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Atmospheric Measurement Techniques An interactive open-access journal of the European Geosciences Union
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Volume 8, issue 11
Atmos. Meas. Tech., 8, 4573–4585, 2015
https://doi.org/10.5194/amt-8-4573-2015
© Author(s) 2015. This work is distributed under
the Creative Commons Attribution 3.0 License.
Atmos. Meas. Tech., 8, 4573–4585, 2015
https://doi.org/10.5194/amt-8-4573-2015
© Author(s) 2015. This work is distributed under
the Creative Commons Attribution 3.0 License.

Research article 02 Nov 2015

Research article | 02 Nov 2015

Explaining darker deep convective clouds over the western Pacific than over tropical continental convective regions

B.-J. Sohn, M.-J. Choi, and J. Ryu B.-J. Sohn et al.
  • School of Earth and Environmental Sciences, Seoul National University, Seoul, 151-747, Korea

Abstract. This study attempted to explain why deep convective clouds (DCCs) over the western Pacific are generally darker than those found over tropical African and South American land regions. The western Pacific domain was further divided into its land and ocean regions to deduce the general differences in DCC characteristics between convectively active tropical land and ocean regions. DCC in this study is defined as a single-layer cloud whose thickness is greater than 15 km, and it is determined from CloudSat-measured reflectivity profiles. Corresponding MODIS-measured reflectivities at 0.645 μm were examined, along with the analysis of cloud products from Cloud Aerosol Lidar Infrared Pathfinder Satellite Observation (CALIPSO) measurements.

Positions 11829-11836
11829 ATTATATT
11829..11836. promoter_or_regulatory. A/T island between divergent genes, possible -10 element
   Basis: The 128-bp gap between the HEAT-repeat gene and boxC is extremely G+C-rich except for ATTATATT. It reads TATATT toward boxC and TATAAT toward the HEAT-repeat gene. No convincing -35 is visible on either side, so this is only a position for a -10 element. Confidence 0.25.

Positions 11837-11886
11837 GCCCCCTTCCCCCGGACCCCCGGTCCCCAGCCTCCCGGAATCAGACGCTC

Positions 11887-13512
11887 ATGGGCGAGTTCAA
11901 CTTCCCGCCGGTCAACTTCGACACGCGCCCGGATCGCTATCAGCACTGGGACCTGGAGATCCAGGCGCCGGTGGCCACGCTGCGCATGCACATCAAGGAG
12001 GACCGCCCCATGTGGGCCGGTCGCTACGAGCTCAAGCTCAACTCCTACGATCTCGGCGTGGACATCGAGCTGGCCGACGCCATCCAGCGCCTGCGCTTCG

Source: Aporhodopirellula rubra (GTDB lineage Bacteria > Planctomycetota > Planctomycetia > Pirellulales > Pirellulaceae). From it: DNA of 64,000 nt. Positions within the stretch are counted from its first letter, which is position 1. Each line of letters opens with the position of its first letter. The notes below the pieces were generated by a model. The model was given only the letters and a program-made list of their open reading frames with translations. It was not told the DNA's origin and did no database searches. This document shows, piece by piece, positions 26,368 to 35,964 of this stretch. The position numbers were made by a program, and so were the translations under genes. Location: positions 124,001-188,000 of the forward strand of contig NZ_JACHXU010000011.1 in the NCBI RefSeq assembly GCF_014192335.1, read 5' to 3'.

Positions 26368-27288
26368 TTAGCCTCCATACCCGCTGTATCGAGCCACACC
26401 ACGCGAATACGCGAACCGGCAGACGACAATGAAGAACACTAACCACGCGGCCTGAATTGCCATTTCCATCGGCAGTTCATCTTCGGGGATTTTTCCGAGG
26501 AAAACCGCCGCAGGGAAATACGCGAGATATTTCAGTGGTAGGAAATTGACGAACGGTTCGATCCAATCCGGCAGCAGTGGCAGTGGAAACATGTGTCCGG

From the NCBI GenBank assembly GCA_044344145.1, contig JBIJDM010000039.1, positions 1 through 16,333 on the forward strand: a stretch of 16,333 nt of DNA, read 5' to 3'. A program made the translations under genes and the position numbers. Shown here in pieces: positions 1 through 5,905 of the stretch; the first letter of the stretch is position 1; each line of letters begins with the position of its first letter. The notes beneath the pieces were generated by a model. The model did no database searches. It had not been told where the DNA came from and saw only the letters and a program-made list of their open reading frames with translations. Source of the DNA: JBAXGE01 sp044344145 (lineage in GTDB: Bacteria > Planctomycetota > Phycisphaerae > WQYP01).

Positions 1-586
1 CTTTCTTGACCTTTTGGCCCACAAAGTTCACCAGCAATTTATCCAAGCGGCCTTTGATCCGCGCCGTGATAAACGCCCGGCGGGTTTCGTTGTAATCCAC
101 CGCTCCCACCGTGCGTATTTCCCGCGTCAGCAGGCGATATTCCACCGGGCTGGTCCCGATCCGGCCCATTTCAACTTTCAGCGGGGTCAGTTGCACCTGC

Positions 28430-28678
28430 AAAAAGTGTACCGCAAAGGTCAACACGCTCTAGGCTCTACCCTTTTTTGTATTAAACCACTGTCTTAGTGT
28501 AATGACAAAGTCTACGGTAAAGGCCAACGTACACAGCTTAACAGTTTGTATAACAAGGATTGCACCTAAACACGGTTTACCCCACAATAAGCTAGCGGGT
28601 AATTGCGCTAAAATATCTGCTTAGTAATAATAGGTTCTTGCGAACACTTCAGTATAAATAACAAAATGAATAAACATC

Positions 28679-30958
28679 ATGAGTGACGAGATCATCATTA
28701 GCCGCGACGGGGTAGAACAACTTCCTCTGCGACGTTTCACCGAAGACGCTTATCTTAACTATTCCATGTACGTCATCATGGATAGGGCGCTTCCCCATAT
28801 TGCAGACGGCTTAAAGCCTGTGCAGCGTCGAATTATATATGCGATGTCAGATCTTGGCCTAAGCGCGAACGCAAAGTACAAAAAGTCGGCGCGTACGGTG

From an analysis of the four January months of 2007–2010, a distinct difference in ice water path (IWP) between the ocean region of the western Pacific and the three tropical land regions was revealed. Distinct differences in the effective radius between land and ocean were also found. The findings lead to a conclusion that smaller IWP over the western Pacific ocean region than over the tropical land regions, which should be caused by different cloud microphysics between land and ocean, is the main cause of smaller reflectivity there.

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This study attempted to explain why deep convective clouds (DCCs) over the western Pacific are generally darker than those found over tropical African and South American land regions over the tropics. It was noted that smaller ice water path of the DCC over the western Pacific is mainly responsible for smaller reflectivity there. Findings further suggest how DCC criteria are set up for selecting the targets for the solar channel calibration.
This study attempted to explain why deep convective clouds (DCCs) over the western Pacific are...
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